Brenda Thompson: “John Kellum, a ‘master’ whitewasher in Halifax was born approximately 1839. I am highlighting him for African Heritage Month not just because he was African Nova Scotian and was poor but also because John Kellum gave us a stark demonstration of how poor people lived and attempted to survive in Halifax during his life time.”
Brenda Thompson: “Last week the lack of concern over the issues of homeless and poverty by our federal, provincial and municipal governments resulted in the tragic and needless death of a young woman in the Annapolis Valley. A woman quietly died of carbon monoxide poisoning while her boyfriend has suffered serious injuries.”
“She said she was flipping through my book about Poor Houses. “Who is this?” I asked. “Oh I’m not going to tell you” she said “for confidentiality reasons.” Brenda Thompson on some of the feedback on A Wholesome Horror, Poor Houses in Nova Scotia.
Brenda Thompson on Potters Fields and unmarked Mi’kmaw and African Nova Scotian graves in Halifax and elsewhere.
Brenda Thompson, author of an excellent book on poor houses in Nova Scotia, expresses her relief that the unmarked burial ground on Spring Garden Road will remain preserved.
Brenda Thompson, author of the excellent “A Wholesome Horror, Poor Houses of Nova Scotia”, was sent a bit of on an oral history account of the life of an entire family forced into a Nova Scotia poor house sometime before World War II. “He said he never knew nothing about his family as he was taken away from his parents and siblings at such a young age. He thought he was all alone.”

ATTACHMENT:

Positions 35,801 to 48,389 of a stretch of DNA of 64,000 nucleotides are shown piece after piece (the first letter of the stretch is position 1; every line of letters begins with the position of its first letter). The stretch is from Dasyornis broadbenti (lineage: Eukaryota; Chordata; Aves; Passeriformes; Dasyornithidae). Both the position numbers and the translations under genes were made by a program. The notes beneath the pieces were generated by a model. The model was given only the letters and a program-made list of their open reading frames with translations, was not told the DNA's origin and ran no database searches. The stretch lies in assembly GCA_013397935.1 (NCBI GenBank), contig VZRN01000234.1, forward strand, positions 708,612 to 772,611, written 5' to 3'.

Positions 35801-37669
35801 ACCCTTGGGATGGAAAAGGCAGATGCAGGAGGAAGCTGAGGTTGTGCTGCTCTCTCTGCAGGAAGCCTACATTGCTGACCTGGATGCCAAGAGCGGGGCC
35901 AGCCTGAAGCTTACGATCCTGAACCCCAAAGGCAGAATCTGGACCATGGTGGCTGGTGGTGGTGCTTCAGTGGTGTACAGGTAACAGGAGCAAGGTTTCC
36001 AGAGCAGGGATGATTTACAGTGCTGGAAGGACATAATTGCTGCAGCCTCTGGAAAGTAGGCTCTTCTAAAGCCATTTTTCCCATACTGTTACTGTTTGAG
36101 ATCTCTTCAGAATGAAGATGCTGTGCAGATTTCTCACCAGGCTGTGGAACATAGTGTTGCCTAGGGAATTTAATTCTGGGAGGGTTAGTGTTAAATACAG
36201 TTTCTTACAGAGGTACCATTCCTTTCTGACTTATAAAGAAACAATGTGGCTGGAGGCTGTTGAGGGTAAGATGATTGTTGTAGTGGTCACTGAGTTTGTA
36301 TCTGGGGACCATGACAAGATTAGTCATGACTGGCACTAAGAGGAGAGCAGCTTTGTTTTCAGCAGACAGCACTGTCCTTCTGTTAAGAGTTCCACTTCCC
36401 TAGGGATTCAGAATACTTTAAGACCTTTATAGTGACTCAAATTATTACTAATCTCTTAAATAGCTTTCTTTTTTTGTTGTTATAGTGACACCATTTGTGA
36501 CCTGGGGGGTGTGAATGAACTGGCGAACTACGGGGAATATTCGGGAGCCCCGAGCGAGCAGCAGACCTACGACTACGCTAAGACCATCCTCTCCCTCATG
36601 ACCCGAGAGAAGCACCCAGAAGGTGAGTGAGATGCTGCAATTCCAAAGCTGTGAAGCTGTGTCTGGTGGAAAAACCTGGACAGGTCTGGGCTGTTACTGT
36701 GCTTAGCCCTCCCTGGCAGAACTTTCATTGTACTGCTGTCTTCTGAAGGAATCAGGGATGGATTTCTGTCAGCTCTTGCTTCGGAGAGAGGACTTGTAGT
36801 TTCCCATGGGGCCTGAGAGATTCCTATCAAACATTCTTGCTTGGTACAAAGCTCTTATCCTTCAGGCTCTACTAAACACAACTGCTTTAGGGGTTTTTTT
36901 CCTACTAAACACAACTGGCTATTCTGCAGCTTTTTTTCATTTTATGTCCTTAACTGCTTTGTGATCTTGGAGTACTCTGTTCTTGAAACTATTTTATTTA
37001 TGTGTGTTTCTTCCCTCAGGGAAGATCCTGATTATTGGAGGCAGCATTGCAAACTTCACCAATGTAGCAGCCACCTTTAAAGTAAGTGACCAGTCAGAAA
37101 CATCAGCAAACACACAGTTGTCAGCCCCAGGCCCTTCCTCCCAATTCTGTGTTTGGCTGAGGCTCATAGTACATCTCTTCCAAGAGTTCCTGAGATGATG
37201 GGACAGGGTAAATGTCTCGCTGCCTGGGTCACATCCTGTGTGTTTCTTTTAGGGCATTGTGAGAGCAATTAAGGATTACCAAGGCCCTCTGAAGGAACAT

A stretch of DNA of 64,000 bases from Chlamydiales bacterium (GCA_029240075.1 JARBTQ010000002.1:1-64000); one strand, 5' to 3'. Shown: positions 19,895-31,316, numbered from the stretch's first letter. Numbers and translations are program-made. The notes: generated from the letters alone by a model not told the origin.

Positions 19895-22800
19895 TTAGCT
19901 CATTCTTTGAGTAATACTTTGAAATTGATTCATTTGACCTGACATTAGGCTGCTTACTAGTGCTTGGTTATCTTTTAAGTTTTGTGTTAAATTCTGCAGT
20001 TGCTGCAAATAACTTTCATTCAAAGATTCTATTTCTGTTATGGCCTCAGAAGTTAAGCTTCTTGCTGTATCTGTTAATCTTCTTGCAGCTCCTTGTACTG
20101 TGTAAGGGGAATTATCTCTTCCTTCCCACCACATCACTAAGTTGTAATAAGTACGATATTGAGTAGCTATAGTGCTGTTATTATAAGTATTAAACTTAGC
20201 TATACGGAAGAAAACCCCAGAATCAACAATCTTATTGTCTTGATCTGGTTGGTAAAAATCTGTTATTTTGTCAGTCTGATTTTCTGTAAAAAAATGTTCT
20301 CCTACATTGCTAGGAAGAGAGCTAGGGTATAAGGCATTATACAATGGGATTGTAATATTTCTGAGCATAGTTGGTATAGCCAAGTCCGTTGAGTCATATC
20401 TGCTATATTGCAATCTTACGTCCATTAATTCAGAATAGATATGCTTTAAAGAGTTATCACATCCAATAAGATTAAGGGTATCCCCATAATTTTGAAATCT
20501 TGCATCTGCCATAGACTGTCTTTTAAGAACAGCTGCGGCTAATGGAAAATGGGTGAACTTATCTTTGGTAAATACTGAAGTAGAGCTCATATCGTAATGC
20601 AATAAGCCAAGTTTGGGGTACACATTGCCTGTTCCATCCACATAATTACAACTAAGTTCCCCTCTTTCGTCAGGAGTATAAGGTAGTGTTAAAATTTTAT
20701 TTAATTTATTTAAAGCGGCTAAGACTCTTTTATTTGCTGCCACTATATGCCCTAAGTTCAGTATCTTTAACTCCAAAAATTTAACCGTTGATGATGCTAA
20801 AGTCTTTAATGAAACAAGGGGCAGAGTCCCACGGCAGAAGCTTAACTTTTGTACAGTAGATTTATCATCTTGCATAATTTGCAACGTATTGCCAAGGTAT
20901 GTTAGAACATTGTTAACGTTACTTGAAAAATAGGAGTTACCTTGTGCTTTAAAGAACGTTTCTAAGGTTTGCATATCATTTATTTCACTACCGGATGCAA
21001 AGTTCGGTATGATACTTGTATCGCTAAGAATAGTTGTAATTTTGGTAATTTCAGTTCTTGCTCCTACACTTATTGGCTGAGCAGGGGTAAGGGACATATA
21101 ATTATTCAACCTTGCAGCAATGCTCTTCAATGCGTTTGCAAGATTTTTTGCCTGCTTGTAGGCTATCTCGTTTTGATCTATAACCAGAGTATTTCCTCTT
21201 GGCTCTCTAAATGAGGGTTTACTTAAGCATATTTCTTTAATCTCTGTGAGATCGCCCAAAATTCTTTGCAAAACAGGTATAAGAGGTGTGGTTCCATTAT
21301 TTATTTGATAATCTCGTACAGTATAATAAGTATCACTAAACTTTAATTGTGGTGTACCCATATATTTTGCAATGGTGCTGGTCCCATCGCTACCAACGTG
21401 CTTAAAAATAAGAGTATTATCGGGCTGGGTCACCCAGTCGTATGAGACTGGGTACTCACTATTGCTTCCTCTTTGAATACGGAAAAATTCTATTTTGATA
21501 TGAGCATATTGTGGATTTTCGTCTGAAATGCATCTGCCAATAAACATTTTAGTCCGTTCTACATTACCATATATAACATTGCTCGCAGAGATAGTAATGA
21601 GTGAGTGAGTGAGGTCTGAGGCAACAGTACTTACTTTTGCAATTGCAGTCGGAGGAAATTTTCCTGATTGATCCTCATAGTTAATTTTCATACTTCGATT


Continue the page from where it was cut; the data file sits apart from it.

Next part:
“These stories are true.” Brenda Thompson introduces five people who lived between the early 1800s and today. “Their hardships were not their fault, yet they were punished for being different or for merely being poor. When it comes to people in poverty, our minds remain shut. Our attitudes and policies are still stuck in the 1860s, Brenda writes
Brenda’s piece was produced in partnership with the Nova Scotia College of Social Workers, for co-publication in Connections, published three times a year by the College. We really appreciate this wonderful opportunity to promote longer pieces by Nova Scotia authors on topics so dear to our heart.
Brenda Thompson, author of Poor houses of Nova Scotia, on the only poor house in the province that segregated its residents based on the colour of their skins. Other poor houses did not allow the sexes to mix but allowed African-Nova Scotians and Mi’kmaq to live under one roof with white people. Not in Bridgetown though.
There is something very wrong with the way eligibility for EI is calculated, and people in rural Nova Scotia are paying the price. Brenda Thompson explains.
Picture yourself as a poor person, 125 years ago in Nova Scotia. Brenda Thompson, author of a wonderful book on poor houses in Nova Scotia, on what it would take to be accepted in a poor house, a place so horrible it would always be your last resort.